I was involved in organizing meetings between 9/11 families and Congressman McMahon when the sensitive issue of building 13 floors Islamic Center near Ground Zero came to the center of public attention. When another controversial issue of mosque at Midland Beach came to my attention, I immediately brought all information I had at the time to my Congressman. To his credit, in both occasions he took the principal stand and was not afraid to speak out about it publicly when some other elected officials were looking for excuses.
I still believe Michael McMahon was a great Congressman for 13th District. He brought tons of federal money to local schools, hospitals, senior centers, colleges, libraries, ferry terminal, highways and many other valuable projects. He has always listened to his constituents – from Tea Party activists to labor groups. And he was a staunch supporter of Israel.
What is your vision for our country over the next five years?
I love America and hope the current recession will end in a few years. People are angry now because they are hurting and do not feel government really cares about them. But I am still optimistic. We will recover and the United States again will be strong and prosperous. Each one of us can do our part to improve lives of people and our great city. Working hard, participating in civic and political organizations, helping neighbors, criticizing government, standing together against injustice and bigotry, we can help our country to return its strength.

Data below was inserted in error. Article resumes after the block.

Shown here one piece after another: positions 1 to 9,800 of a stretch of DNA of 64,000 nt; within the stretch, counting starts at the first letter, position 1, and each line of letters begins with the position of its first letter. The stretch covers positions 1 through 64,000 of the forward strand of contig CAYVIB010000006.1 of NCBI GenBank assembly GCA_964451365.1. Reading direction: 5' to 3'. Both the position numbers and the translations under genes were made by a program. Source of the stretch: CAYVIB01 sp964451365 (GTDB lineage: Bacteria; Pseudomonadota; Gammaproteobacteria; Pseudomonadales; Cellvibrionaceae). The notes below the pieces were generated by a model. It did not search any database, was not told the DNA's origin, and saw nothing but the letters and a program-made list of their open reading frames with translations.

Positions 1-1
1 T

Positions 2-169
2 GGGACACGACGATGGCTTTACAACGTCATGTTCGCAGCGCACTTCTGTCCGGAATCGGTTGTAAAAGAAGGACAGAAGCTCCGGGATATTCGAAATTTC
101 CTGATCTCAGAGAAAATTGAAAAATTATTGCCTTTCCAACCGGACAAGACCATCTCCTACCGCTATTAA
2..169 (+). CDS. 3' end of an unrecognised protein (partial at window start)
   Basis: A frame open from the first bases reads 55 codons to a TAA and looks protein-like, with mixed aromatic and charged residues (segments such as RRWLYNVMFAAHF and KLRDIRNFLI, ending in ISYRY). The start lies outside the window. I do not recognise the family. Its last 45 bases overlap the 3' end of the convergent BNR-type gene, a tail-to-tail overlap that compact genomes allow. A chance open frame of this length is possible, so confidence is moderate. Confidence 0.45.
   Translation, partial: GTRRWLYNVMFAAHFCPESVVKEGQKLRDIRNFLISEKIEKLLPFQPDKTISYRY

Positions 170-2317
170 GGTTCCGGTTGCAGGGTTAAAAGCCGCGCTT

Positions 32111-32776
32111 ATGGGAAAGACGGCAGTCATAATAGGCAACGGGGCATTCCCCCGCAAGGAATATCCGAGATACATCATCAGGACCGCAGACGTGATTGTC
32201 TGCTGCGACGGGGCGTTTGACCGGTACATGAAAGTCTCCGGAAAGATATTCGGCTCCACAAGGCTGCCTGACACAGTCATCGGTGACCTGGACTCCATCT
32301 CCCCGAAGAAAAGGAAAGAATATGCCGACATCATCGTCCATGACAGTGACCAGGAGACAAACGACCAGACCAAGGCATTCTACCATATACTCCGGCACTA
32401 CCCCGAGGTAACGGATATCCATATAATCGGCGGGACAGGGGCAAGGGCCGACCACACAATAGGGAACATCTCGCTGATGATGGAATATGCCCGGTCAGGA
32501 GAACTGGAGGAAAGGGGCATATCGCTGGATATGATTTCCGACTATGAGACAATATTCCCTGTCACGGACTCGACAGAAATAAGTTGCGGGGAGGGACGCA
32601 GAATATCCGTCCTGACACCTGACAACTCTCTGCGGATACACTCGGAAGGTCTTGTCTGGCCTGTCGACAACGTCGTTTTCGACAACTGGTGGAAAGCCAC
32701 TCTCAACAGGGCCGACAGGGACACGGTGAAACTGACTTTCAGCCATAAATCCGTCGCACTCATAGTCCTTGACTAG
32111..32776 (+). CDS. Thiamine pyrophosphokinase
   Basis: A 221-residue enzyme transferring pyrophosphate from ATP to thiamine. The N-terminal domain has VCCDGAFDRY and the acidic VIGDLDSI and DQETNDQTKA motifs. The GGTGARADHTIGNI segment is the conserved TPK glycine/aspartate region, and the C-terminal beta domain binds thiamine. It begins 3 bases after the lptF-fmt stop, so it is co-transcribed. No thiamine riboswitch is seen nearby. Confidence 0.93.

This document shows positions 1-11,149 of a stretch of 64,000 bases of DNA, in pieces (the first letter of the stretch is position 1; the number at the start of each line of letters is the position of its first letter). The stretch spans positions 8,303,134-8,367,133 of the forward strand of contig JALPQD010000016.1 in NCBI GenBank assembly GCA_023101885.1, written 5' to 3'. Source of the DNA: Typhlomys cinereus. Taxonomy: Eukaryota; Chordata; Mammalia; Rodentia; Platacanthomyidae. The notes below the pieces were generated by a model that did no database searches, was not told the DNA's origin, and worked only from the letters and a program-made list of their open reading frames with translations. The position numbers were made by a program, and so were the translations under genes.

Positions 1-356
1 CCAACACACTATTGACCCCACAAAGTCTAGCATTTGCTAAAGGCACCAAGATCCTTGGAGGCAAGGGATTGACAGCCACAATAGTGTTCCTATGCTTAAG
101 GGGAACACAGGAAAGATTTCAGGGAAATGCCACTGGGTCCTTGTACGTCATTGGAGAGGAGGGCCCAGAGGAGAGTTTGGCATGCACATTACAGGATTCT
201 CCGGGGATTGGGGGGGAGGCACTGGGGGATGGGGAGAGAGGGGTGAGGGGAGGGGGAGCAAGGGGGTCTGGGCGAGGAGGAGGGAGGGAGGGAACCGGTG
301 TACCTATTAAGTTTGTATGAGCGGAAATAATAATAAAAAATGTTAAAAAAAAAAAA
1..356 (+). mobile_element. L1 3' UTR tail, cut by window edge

I believe in hard work. It pays everywhere, especially in America.
How can we create more bridges between old and new citizens?
Citizens Magazine is trying to build that bridge. Unfortunately, tensions and misunderstanding as well as pure jealousy or ignorance are still alive. You can see it from some comments at some public forums in Staten Island and Brooklyn. Russian Americans should participate more in local civic organizations like community boards or police precinct councils, to be more involved in a mainstream community, to work together with their neighbors for the common good.
And we have to condemn in strong terms any crimes, including fraud of any kind. But at the same time we need to promote the achievements of new citizens in business, culture, arts, sports, and law enforcement, military. As more we learn about each other, the room for the stereotyping will be smaller and smaller.
What’s your favorite place to spend time on Staten Island?
I like to relax at boardwalk and to attend great cultural events at Staten Island JCC (Manor Road). I have many friends and some relatives at Staten Island. They are smart, tough, hard working and generous people and I feel nothing, but huge respect to them.